I packed up my van with all of the recording equipment and drove to Bismarck, North Dakota. I moved in with Robb, and during the one month I was there, we made quite a few leather crafting video tutorials in his basement. This was the beginning of what became a series of 19 incredible videos.
It Wasn’t Always About Leather
Robb Barr was a serious artist, but he wasn’t always serious in all parts of his life. He was a jokester and he pulled off some legendary pranks. When I stayed with him in Bismarck, I remember that he would do some of the craziest things and get into all sorts of trouble.
When he would teach classes, he would often make jokes with his students. On more than one occasion, a student would ask what would happen if they accidentally cut off part of a project they were working on. He would look around mysteriously and would promise to share an ancient Native American secret to fix a grave mistake like that. Drawn in by the promise, students will pull in close to hear this secret and he would say something like, “It’s an ancient Sioux fix called tub-a-glu,” and then pull out some Barge cement.
Robb made beautiful eagle feathers out of leather that almost got him into trouble on multiple occasions. On a trip to teach in Japan, he was stopped by customs for having an “illegal eagle feather.” Rather than tell them that it was made of leather, he went on to explain to them that it was okay because he was Native American. They eventually let him through, but he enjoyed getting a rise out of the airport security.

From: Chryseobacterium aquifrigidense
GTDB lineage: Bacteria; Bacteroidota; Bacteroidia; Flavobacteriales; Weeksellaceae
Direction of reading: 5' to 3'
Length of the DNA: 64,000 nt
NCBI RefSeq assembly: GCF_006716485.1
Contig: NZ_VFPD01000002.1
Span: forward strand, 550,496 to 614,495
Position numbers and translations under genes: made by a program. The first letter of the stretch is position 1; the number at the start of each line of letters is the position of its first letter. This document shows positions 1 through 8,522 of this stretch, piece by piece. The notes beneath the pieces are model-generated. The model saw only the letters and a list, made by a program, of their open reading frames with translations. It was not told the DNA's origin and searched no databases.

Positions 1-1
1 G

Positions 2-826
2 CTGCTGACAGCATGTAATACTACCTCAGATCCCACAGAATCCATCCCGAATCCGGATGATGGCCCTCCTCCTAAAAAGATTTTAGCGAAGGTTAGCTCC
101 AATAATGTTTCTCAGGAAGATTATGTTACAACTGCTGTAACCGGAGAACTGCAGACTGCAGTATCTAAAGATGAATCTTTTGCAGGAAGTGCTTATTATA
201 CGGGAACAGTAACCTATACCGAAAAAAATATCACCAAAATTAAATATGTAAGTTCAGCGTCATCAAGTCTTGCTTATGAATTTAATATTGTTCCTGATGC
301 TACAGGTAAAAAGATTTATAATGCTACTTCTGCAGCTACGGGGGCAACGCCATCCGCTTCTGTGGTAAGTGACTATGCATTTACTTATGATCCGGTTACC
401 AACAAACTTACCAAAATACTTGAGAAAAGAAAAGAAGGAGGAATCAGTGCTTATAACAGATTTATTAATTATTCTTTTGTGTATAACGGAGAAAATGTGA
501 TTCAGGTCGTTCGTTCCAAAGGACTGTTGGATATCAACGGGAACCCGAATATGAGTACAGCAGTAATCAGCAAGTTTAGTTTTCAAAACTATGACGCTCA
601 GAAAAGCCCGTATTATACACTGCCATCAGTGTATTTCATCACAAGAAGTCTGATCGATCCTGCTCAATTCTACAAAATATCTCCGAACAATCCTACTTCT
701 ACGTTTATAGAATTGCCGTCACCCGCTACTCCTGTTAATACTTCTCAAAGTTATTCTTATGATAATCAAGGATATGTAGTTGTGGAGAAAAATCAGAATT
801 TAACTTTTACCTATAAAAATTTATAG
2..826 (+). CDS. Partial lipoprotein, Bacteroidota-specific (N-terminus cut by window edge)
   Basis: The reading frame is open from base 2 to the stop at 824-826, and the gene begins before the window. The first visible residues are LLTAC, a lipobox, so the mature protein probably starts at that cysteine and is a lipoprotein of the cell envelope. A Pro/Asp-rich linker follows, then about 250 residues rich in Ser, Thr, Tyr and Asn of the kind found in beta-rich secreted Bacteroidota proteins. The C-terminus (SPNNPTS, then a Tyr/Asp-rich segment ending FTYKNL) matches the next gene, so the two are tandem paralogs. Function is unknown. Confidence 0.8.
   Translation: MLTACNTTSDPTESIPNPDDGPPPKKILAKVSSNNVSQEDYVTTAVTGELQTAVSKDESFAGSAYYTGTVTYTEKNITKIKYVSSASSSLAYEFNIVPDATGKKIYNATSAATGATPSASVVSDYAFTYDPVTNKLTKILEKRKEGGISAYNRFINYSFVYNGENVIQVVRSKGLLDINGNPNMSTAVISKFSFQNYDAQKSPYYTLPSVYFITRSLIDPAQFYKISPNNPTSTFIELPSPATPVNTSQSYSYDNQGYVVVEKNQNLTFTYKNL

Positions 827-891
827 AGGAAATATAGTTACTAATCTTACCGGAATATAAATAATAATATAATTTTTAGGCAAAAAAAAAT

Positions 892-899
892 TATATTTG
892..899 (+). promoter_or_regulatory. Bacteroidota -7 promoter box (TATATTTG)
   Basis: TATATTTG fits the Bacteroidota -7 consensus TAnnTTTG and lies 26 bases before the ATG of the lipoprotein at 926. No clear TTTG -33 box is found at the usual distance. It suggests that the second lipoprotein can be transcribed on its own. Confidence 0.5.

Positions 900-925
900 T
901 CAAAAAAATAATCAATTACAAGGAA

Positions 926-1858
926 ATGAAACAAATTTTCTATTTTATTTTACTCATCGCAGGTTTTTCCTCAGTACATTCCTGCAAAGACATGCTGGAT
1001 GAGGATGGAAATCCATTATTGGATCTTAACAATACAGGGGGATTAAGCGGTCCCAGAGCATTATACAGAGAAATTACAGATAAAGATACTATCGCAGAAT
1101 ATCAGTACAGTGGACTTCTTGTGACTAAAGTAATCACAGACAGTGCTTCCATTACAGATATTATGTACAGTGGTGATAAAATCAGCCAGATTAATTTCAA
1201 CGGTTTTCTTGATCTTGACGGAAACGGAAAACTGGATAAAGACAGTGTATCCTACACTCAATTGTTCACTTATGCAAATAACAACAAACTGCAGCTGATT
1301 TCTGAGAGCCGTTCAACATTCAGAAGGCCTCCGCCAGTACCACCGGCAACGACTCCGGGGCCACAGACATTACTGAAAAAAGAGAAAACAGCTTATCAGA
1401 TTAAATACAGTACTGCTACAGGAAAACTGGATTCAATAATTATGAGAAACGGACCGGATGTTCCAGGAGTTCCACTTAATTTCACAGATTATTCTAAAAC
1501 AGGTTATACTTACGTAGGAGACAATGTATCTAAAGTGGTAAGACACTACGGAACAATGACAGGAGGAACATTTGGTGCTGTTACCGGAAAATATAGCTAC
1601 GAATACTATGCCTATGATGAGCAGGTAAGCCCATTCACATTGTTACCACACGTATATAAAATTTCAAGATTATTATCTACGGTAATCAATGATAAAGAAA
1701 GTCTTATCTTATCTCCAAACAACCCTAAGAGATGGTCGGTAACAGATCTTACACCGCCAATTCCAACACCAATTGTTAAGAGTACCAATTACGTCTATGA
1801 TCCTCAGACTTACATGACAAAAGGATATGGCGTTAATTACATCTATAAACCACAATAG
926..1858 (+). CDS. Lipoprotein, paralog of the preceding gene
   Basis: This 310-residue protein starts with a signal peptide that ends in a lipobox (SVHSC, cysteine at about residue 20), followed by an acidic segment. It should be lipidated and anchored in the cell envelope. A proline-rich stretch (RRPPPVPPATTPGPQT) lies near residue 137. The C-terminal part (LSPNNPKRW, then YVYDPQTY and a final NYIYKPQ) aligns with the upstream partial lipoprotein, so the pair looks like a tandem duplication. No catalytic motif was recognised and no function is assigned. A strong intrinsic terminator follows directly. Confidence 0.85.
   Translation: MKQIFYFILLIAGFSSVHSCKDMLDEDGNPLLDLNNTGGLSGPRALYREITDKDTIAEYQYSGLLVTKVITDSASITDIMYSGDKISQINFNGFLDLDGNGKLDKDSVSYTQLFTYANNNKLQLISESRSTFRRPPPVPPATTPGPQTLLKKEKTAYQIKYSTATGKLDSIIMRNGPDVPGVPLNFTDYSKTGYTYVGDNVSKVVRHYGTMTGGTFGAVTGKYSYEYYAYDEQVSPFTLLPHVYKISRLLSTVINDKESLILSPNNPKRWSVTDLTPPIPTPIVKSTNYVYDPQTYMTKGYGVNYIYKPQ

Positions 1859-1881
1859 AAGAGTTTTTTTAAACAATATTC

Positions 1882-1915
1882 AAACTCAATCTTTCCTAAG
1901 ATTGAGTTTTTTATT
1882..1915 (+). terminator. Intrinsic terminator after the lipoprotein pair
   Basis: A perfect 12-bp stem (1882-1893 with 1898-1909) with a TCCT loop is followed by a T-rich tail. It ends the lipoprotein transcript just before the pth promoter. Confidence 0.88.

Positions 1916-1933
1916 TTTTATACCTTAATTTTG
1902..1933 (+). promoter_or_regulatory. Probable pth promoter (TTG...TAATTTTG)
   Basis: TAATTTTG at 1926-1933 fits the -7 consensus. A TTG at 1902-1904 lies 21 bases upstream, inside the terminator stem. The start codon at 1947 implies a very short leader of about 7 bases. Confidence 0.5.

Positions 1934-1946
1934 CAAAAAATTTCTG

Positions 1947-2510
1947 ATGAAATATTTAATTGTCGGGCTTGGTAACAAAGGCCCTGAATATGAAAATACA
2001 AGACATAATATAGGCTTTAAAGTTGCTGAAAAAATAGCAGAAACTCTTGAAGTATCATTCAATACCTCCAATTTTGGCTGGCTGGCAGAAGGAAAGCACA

His sister, Cheryl, was almost as wild as he was. For his 50th birthday, she gathered 50 of those plastic yard flamingos and put them in his yard. She called to get him to come outside, and when he did, the local press and lots of people from the town were there to see his reaction. Although Robb was a large tough-looking guy, he was part of the garden club and never wanted to see a blade of grass out of place, let alone 50 plastic flamingos in his yard. He yelled and cursed at what he saw in his front yard, but all in good fun.
I went to dinner with Robb and his father when I was in Bismarck, and I had never met his father before. Not even 10 seconds after we walked in the door, Robb’s father said, “George have you heard the one about…” and continued the story. That is when I realized that the apple didn’t fall far from the tree, I knew where Robb got his personality from.
It seemed like Robb always had stories to tell. Even when he was connected to the machine at the Mayo Clinic when he was getting a new heart, I would call him and he would tell me all of these new exciting stories. I asked him where he was getting them since he was hooked up to this machine I could hear in the background of the call, and he said, “I get them from the nurses. Where else could I get it?” He really had a fantastic personality and was so joyful to be around.
Robb’s Last Project
When we were producing videos for Hide Crafters, most of the time, I left it up to Robb to decide what he wanted to showcase in the videos. We made many animals and fish, but one time I asked him to do an owl because I love them and I mentioned that to him.